Circulating metabolites and lipids are associated to diabetic retinopathy in individuals with type 1 diabetes
figureposted on 31.07.2020 by Ada Admin, Viktor Rotbain Curovic, Tommi Suvitaival, Ismo Mattila, Linda Ahonen, Kajetan Trošt, Simone Theilade, Tine W. Hansen, Cristina Legido-Quigley, Peter Rossing
Figures are generally photos, graphs and static images that would be represented in traditional pdf publications.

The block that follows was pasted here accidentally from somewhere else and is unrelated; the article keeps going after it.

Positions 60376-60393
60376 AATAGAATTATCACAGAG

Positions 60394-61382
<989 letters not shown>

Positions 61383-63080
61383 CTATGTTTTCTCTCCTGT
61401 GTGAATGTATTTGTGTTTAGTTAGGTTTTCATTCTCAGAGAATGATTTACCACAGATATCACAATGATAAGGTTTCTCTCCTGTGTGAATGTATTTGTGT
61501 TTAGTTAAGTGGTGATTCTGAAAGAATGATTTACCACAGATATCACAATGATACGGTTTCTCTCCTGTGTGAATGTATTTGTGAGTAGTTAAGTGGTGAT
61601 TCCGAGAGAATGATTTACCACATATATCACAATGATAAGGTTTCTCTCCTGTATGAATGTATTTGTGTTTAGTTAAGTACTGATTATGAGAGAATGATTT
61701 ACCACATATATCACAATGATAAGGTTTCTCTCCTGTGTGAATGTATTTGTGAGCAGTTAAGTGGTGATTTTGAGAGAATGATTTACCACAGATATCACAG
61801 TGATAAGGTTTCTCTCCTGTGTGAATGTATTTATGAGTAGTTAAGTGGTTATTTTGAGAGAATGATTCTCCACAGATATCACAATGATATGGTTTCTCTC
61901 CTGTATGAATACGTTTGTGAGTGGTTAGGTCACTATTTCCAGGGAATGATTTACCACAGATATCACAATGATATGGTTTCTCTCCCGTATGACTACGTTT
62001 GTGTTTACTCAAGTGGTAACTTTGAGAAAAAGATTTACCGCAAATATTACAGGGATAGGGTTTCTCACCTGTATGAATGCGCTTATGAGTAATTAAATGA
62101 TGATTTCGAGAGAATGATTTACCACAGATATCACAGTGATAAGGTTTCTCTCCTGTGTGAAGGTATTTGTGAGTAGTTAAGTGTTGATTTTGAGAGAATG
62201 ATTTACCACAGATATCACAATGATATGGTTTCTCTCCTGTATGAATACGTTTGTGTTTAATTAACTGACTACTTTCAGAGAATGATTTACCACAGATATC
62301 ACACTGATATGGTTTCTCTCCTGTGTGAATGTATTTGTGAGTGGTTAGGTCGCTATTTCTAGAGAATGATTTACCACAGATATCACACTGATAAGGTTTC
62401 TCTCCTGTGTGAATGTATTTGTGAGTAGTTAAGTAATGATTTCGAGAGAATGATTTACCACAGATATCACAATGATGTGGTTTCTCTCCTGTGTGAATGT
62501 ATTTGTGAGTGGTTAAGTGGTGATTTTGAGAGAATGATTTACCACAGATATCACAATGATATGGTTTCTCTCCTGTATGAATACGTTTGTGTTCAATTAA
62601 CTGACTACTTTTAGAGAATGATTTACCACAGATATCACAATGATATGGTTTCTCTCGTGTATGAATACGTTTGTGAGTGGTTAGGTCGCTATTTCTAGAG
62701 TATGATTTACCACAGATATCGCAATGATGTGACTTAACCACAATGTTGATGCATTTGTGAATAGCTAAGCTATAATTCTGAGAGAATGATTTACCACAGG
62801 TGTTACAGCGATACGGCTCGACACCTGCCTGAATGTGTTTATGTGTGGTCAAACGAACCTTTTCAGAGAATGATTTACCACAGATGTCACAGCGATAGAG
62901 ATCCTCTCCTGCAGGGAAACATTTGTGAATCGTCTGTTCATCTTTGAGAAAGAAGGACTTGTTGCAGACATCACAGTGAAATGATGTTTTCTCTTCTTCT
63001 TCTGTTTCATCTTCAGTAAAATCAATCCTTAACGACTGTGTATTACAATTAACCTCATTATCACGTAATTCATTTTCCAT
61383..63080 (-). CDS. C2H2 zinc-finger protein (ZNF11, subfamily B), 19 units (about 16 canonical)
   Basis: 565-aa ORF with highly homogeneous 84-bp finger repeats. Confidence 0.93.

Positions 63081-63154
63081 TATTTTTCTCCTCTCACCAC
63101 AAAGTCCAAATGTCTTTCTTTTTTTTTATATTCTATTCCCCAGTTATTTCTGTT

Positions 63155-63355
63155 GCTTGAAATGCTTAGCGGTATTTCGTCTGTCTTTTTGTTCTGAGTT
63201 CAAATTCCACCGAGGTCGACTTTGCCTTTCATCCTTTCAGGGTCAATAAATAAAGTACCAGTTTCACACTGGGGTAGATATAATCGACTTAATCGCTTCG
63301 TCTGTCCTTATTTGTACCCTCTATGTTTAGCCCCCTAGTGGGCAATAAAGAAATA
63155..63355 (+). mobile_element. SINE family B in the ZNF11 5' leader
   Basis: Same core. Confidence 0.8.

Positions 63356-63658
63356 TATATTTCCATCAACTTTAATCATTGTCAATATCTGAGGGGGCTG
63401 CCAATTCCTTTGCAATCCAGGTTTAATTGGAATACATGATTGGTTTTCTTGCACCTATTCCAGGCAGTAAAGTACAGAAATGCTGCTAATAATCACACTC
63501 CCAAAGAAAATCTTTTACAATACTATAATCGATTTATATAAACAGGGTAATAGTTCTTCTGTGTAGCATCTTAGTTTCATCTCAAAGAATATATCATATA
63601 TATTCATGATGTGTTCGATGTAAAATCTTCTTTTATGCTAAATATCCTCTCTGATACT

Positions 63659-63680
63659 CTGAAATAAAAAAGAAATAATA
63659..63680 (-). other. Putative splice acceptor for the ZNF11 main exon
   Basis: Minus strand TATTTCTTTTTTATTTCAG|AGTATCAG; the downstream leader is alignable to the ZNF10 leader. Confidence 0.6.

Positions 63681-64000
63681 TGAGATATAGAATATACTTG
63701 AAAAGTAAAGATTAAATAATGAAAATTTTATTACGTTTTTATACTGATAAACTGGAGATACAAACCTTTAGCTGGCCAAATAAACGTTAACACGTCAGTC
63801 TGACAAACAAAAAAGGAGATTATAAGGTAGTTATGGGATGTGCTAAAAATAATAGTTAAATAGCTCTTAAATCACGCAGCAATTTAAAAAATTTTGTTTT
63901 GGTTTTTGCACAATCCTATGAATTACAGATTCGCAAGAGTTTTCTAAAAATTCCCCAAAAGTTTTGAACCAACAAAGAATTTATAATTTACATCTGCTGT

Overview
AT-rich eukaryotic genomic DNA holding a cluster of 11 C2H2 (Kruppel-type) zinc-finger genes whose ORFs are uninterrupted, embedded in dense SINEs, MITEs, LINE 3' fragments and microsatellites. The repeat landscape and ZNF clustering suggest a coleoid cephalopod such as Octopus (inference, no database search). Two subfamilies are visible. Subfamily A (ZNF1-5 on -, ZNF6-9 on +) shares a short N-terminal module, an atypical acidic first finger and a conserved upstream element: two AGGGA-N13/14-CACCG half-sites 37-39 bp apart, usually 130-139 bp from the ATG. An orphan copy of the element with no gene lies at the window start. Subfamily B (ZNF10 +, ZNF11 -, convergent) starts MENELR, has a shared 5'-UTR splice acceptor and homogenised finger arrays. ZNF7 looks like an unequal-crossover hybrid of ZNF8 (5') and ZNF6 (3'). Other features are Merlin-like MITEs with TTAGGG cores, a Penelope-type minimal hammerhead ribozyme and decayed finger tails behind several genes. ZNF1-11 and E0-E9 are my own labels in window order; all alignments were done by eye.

Omics based methods may provide new markers associated to diabetic retinopathy (DR). We investigated a wide omics panel of metabolites and lipids related to DR in type 1 diabetes. Metabolomic analyses were performed using two-dimensional gas chromatography with time-of-flight mass spectrometry and lipidomic analyses utilizing an ultra-high-performance liquid chromatography quadruple time-of-flight mass spectrometry method in 648 individuals with type 1 diabetes. Subjects were sub-divided into: no DR, mild non-proliferative DR (NPDR), moderate NPDR, severe NPDR and proliferative DR. Endpoints were any progression of DR, onset of DR and progression from mild to severe DR tracked from standard ambulatory care and investigated using Cox models. The cohort consisted of 648 participants aged mean 54.4±12.8 years, 55.5% were male, and follow-up was 5.1-5.5 years. Cross-sectionally, 2,4-dihydroxybutyric acid (DHBA), 3,4-DHBA, ribonic acid, ribitol, and the triglycerides 50:1 and 50:2 significantly correlated (p<0.042) to DR stage. Longitudinally, higher 3,4-DHBA was a risk marker for progression of DR (n=133) after adjustment (p=0.033). We demonstrated multiple metabolites being positively correlated to higher grade of DR in type 1 diabetes, and several triglycerides being negatively correlated. Furthermore, higher 3,4-DHBA was an independent risk marker for progression of DR, however, confirmation is required.